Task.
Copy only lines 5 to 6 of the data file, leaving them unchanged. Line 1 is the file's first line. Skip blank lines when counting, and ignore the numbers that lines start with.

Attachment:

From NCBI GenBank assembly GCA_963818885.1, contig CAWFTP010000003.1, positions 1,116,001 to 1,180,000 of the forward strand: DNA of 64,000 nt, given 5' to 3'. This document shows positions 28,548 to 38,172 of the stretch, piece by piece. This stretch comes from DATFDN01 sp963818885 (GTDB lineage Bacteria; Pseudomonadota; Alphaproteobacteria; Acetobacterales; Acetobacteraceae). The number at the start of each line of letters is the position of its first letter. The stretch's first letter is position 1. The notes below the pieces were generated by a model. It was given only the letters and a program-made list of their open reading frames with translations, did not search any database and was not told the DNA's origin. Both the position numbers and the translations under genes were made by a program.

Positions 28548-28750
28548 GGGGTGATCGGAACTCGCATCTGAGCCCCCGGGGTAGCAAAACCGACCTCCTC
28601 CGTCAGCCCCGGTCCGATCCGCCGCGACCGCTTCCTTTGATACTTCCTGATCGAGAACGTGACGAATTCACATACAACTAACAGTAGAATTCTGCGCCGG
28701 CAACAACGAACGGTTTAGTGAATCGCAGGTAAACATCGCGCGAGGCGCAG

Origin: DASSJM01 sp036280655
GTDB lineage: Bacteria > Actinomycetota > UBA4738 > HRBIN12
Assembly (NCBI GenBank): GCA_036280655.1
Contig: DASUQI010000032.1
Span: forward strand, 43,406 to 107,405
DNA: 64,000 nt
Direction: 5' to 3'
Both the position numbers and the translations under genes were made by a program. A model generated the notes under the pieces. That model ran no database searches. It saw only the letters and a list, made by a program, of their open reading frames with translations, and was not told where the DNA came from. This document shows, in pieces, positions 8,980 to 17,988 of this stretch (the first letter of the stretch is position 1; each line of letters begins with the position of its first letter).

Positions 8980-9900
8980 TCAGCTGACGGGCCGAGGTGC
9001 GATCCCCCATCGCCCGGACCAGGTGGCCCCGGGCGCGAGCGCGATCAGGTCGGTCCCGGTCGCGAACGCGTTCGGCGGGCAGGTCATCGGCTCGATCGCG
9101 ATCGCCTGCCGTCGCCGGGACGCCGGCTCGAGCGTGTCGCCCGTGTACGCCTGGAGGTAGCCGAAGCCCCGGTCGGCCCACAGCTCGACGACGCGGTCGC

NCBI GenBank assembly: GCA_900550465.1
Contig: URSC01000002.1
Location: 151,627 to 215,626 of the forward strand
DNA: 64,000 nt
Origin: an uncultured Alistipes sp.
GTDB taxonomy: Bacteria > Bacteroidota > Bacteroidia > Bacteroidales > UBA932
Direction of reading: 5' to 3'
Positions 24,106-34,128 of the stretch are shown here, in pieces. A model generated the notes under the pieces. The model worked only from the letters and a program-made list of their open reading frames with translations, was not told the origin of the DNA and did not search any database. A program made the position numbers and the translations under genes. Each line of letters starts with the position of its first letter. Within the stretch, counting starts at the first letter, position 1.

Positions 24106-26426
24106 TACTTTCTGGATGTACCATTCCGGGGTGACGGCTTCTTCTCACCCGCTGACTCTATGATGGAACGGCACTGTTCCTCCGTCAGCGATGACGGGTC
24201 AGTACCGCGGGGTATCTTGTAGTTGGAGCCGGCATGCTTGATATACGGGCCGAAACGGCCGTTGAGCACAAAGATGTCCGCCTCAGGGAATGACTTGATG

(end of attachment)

28701 CAACAACGAACGGTTTAGTGAATCGCAGGTAAACATCGCGCGAGGCGCAG

Origin: DASSJM01 sp036280655